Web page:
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  1. #11
    Join Date
    Jul 2010
    Salem, NJ



    This plate is too small to deal with restraightening. Just tack the pieces in place, then jump/scatter weld it 4 times, go get a beer and drink it slowly, then come back and weld 4 more times, then go get a glass of water, then weld 4 more times, and get another beer......

    And 3/8" welds aren't really welds, they are big tacks and prone to breaking if these bars are really necessary.

    Also make sure you weld on both sides of the flat bar to keep that straight as well.

  2. #12
    Join Date
    Aug 2006
    Raymore Missouri


    Just a thought. You could drill some holes through top where the braces will be..maybe two or three per brace. From the bottom, weld the braces on the ends only with short welds and then spud weld through holes in top of plate. I would also use thicker than 1/8 " for braces
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  3. #13
    Join Date
    Feb 2012


    You guys are funny, the guy has not even said what this plate is for and you are already saying his design is insufficient. How the heck do you guys know that 1/8 x 1 bar is too small for the task?

  4. #14
    Join Date
    Feb 2012


    Quote Originally Posted by go2building View Post
    How many bars? You could per crown the plate by clamping it down with some spacer bars on the opposite side you are welding the 1" bars. If you clamp it to a flat surface it will still warp. As stated, do not air cool with compressed air it's just not a good idea weather it's critical or not!
    Oh have you not been able to keep a welded piece flat using air to speed the process? Why would this not be alright to do on a non critical piece?

  5. #15

    Default op: more info, things I have learned, & thanks to all that have responded!

    The overall project is a cnc device.

    It is my intention, once this frame is assembled, to Blanchard Grind the surfaces (so that they will be in the same plane) that the linear bearing rails will be attached to.

    although, I do not need this robust design to accommodate the operation of this device (can't hurt though) I do need to have the sides stiff to accommodate the grinding process.

    Please see the rocker indicators (in blue) in my sketch. This is the motion that I am trying to avoid.


  6. #16

    Default forgot to indicate that 3/8" angle iron stiffener will be 4 places each side

    by the way one of the most important things that I have learned is that I must drink beer when waiting for stuff to cool!

    Not only can I do that, I can do it well.


  7. #17
    Join Date
    Nov 2012
    Northern Arizona


    Quote Originally Posted by ampedtech View Post
    by the way one of the most important things that I have learned is that I must drink beer when waiting for stuff to cool!

    Not only can I do that, I can do it well.

    I must agree, but there must be better beer where you're at? Maybe some big sky IPA or Arrogant B@st@rd or my local favorite: Lost Highway BIPA (

    Sorry, this isn't exactly helping you keep your project flat. And now I'm thirsty!!
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  8. #18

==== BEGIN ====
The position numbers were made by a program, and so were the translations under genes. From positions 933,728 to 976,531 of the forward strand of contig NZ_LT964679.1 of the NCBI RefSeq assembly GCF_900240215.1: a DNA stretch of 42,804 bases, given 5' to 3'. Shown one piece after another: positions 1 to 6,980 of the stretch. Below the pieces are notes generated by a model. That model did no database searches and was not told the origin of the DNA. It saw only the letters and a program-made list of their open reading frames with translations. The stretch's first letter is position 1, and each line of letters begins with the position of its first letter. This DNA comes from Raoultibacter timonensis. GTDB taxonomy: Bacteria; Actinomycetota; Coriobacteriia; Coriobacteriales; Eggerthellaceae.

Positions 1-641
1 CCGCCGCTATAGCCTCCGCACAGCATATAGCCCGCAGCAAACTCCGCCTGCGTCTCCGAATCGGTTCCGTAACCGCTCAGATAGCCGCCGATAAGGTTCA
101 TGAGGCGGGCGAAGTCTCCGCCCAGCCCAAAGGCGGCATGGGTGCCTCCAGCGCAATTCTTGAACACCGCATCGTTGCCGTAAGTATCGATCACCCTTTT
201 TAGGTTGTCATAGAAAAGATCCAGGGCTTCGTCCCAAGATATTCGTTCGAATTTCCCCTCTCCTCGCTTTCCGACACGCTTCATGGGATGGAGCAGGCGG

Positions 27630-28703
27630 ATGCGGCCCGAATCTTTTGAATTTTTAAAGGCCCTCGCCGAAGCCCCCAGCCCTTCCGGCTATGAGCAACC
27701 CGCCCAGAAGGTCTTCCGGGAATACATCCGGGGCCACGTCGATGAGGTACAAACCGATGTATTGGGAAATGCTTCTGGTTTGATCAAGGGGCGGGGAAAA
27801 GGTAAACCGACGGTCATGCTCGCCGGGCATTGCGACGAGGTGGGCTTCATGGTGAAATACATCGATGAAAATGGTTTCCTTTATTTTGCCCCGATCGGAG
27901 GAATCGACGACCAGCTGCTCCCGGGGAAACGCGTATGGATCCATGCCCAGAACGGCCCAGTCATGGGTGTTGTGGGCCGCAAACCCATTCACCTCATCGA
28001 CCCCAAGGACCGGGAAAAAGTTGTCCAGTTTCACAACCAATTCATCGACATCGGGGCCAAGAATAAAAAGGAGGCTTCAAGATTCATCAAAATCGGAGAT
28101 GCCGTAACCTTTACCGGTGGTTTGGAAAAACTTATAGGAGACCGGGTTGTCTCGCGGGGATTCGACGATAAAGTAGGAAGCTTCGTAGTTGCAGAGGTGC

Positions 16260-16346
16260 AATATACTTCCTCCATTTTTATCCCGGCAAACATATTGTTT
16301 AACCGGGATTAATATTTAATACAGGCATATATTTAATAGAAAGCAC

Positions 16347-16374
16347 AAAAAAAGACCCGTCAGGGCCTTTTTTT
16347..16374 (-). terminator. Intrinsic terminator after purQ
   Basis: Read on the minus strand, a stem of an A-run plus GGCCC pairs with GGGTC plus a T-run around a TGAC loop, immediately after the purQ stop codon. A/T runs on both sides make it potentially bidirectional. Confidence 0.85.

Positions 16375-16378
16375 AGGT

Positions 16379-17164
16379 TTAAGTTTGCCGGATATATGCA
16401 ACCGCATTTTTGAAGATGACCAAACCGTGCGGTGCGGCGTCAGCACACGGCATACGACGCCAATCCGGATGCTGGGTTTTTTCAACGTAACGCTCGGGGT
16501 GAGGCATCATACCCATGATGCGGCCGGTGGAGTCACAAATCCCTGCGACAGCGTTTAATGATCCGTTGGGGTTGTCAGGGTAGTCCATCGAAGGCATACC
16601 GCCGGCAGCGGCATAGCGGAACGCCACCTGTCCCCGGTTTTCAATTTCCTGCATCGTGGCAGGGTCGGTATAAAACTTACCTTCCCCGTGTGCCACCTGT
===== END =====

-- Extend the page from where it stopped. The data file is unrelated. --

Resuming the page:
Join Date
    Sep 2005
    Salem ,Ohio


    I don't even drink beer but that Alaskan looked pretty good ....Bob
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  9. #19
    Join Date
    Dec 2012
    Memphis, TN 38133, USA, Earth, Milky Way


    Drawing heat away won't help. Welds warp because the WELD goes on at ~3,000degF, solidifies almost instantly at that temperature (locking the pieces together), and then shrinks as it cools rapidly to ~200degF. Due to steel's natural properties, this causes the WELD to shrink by about 2%. The longer the continuous weld, the larger that 2% becomes. Making it cool faster won't change anything but the speed at which it warps.

    So the 2 ways to minimize warping are:
    1) preheat the steel so it's already expanded close to what the weld will be as it goes on, and as they cool together, they shrink together, and don't warp;
    2) weld in VERY short passes scattered across the length (AND on both sides, if possible) of the joint so that no one weld is long or strong enough to warp the base material, and so that the structure becomes locked together at many points along the joint before it has a chance to slide & bend.

    Try it on some long straight scrap to test it.

  10. #20
    Join Date
    Dec 2007
    Little Rock

    Default avoiding heat warping......a call for your collective wisdom

    Strong attachment at the outer ends of the crosspieces is all that is required to attain maximum rigidity. Continuous or many short welds would in no way add rigidity and would serve only to warp the flat plate.

    Apply how you tighten a cylinder head to this problem.

    Try beginning the weld at the center on each 16'' strip with a small weld, 1/2" on each side. After all center welds cool, ziz zag 1" welds at the ends of the 16" spars, every other one staggered side to side, let cool and repeat beginning at opposite end from first run of outside welds. I would add a linear spar centered on the 16" spars and rather than welding, attach it by cutting slots for each of the 16" spars to fit into & then lightly spot weld it only enough to keep it from falling out.

    Actually, by using the slotted linear strip, the center weld could be omitted. The outer welds are all that is necessary to achieve maximum rigidity.

    Another method would be to slot the cross braces so as to arrange an overlapping XXXXX and weld only the center intersect points to the plate. Be sure to leave enough space in the intersecting slots to avoid distortion of the flat plate. This is only a general idea that undoubtably can be improved upon.

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